recalculating: why we are hardwired to fail financially and how to overcome it
This book is designed to provide information and motivation to the readers. It is sold with the understanding that the author is not engaged to render any type of psychological, legal, or any other kind of professional advice. The content is the sole expression and opinion of its author. The author shall not be liable for any physical, psychological, emotional, financial, or commercial damages, including but not limited to special, incidental, consequential, or other damages.
Emotional Mistakes When
Choosing an Investment
BUYING BECAUSE EVERYTHING IS “ON SALE”
You only make an investment when the company passes all of your tripod tests. You don’t buy simply because a stock is down 10% today and “looks cheap”. Any time you use words such as “I feel like” or “it looks like” you are letting emotion make your investment decisions. When the tripod tests are passed then you make an investment.
FALLING IN LOVE WITH A STOCK
Just because one of your stocks has increased substantially you still need to sell it when it fails your tripod tests. Past performance does not exempt your stocks from tripod testing. If you were building a track team you wouldn’t add a runner that set the record 10 years ago. You want current competitors. Enjoy your gain, take it, and replace it with a current performer.
You have a stock in your portfolio that has been a strong performer and has now passed all of your tripod tests except 1 key test. Say for example current ratio. You then start to rationalize why that happened and decide to make an exception for this stock. Exceptions can lead to losses because you are now accepting a stock that has not passed all your tests. Many times I have seen very successful portfolio managers fall prey to losses when they make exceptions. Be disciplined and follow your analysis..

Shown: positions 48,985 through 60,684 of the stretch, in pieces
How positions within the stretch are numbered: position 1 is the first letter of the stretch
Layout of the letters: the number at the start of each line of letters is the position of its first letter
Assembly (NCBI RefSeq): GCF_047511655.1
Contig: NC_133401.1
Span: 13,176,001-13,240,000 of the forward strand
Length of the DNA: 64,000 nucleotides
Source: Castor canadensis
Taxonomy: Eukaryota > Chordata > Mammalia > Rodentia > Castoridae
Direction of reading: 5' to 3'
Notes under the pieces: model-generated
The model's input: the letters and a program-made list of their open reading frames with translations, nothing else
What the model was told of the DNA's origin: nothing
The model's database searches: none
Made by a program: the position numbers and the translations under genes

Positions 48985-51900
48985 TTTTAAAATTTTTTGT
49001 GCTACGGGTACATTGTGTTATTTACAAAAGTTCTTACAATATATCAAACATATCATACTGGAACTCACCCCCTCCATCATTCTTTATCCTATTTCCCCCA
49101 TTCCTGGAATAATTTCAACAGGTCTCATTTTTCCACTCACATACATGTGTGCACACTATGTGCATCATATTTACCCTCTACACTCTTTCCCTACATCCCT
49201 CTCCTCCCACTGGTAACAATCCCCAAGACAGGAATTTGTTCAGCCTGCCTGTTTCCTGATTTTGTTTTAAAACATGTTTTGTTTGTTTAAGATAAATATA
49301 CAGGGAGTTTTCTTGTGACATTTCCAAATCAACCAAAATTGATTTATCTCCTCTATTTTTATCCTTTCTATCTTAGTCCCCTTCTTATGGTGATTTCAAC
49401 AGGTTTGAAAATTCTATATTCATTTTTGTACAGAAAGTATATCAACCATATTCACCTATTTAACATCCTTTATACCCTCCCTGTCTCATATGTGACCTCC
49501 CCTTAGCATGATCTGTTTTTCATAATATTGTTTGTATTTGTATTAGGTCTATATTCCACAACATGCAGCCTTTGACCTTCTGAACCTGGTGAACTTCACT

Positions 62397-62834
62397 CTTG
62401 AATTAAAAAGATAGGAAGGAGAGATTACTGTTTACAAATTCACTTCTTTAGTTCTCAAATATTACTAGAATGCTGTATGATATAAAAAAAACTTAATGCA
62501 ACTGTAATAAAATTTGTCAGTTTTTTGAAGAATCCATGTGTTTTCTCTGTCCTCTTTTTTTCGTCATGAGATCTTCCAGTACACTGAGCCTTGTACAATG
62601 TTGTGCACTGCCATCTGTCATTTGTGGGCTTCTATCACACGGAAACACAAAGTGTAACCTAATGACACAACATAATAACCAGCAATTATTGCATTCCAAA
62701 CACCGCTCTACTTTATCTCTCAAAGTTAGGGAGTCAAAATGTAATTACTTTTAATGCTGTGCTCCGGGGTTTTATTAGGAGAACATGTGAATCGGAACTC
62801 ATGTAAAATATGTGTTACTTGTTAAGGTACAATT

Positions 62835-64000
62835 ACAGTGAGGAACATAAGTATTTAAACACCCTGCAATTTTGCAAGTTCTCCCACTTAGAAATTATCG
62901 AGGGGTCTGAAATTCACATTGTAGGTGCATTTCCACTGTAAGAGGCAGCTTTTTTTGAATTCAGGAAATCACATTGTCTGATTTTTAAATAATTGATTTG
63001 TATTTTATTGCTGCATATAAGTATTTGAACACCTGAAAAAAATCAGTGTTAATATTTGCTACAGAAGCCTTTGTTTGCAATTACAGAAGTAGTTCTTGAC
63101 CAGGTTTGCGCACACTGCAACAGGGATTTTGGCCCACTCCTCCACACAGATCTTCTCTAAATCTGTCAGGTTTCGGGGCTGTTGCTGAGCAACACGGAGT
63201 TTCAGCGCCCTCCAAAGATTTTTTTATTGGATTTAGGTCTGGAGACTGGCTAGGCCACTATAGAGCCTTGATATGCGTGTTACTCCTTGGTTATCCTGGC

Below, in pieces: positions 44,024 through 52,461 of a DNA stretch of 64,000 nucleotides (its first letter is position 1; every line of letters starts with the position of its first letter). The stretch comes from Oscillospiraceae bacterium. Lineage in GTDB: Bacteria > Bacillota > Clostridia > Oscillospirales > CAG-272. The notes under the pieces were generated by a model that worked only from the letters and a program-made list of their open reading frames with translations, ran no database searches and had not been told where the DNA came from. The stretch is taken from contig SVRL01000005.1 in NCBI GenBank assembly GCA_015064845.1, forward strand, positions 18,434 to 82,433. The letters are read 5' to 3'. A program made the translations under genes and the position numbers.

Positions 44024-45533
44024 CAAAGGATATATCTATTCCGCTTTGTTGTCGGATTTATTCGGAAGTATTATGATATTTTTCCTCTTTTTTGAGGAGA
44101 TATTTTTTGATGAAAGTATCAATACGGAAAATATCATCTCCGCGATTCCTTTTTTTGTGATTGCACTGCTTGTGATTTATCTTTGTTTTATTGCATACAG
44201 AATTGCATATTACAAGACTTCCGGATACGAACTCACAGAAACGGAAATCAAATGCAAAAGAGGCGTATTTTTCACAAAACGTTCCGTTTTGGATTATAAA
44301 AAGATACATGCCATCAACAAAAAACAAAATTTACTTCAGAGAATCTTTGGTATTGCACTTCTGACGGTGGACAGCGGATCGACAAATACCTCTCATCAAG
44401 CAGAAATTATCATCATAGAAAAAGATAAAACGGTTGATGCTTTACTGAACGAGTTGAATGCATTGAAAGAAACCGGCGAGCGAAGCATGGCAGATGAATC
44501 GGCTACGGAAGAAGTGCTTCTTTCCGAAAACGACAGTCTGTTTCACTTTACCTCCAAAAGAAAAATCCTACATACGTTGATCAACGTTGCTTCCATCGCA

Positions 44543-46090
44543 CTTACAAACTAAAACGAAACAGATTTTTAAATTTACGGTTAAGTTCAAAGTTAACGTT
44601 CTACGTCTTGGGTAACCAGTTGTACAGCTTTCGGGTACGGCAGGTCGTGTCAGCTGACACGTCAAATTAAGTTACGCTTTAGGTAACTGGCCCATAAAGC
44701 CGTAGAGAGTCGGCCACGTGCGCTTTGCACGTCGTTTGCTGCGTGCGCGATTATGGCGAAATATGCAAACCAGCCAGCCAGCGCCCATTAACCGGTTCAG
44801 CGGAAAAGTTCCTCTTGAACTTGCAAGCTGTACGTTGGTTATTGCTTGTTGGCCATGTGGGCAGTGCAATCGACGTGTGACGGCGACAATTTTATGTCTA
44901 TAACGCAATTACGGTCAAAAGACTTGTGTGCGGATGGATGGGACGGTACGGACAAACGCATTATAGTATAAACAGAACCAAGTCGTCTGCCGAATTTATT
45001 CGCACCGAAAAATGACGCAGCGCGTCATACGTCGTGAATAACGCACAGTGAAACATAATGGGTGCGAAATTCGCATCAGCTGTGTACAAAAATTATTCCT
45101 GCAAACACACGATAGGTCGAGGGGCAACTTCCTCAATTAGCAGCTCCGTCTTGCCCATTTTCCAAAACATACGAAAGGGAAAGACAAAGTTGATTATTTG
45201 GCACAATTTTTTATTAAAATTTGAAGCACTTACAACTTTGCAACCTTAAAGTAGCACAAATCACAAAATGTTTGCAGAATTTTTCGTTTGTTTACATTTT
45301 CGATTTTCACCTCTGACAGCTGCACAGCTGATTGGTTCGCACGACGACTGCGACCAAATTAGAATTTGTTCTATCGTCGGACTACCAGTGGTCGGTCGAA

Occasionally we can end up with market situations where your tripod process ends up generating a list of stocks that are all from the same sector. You want to make sure that you don’t overweight anyone sector in your portfolio. Create a rule that you will follow, for example limit your exposure to no more than 20% in any one sector. In a 30 stock portfolio that means you would not have more than 6 holdings or 20% in any one sector.
We talk about the X factor or what I called Breakevenitis in Chapter 8 of Recalculating. This is when you buy shares at a certain price and the share value has decreased significantly from where you bought at. A stock has dropped from say $40 to $25 and you don’t want to sell until it hits $40 again. However what you should be considering is that you have $25 right now and, forgetting how you ended up with $25, where would you invest it today. Would it be in your current stock that maybe no longer passes your tripod test? Or would it be in a new stock that passes your tripod test and has better potential for upside? Forget the past, forget how you got to your current position, and invest the dollars you have available today into the best prospects for growth.
Dave entered the financial services industry in 1990, starting in the accounting sector where he specialized in business valuations and accounting information systems. The connections and experience gained from helping business owner accounting clients allowed for a natural transition to wealth management.
Over the course of his career, he has represented some of the industry’s largest firms in the Senior Vice President and Managing Director positions at both a bank owned firm and a leading national independent firm. A significant component of his experience includes a focus on business development involving the recruitment and training of Advisors. Dave has worked with hundreds of Advisors and thousands of investment clients. In his current role he consults with entities considering solutions for capital requirements and works with high net worth investors on early stage investment opportunities.
Dave received the Chartered Financial Analyst designation in 2003 and is an active member of both the institutional and retail investment industries.
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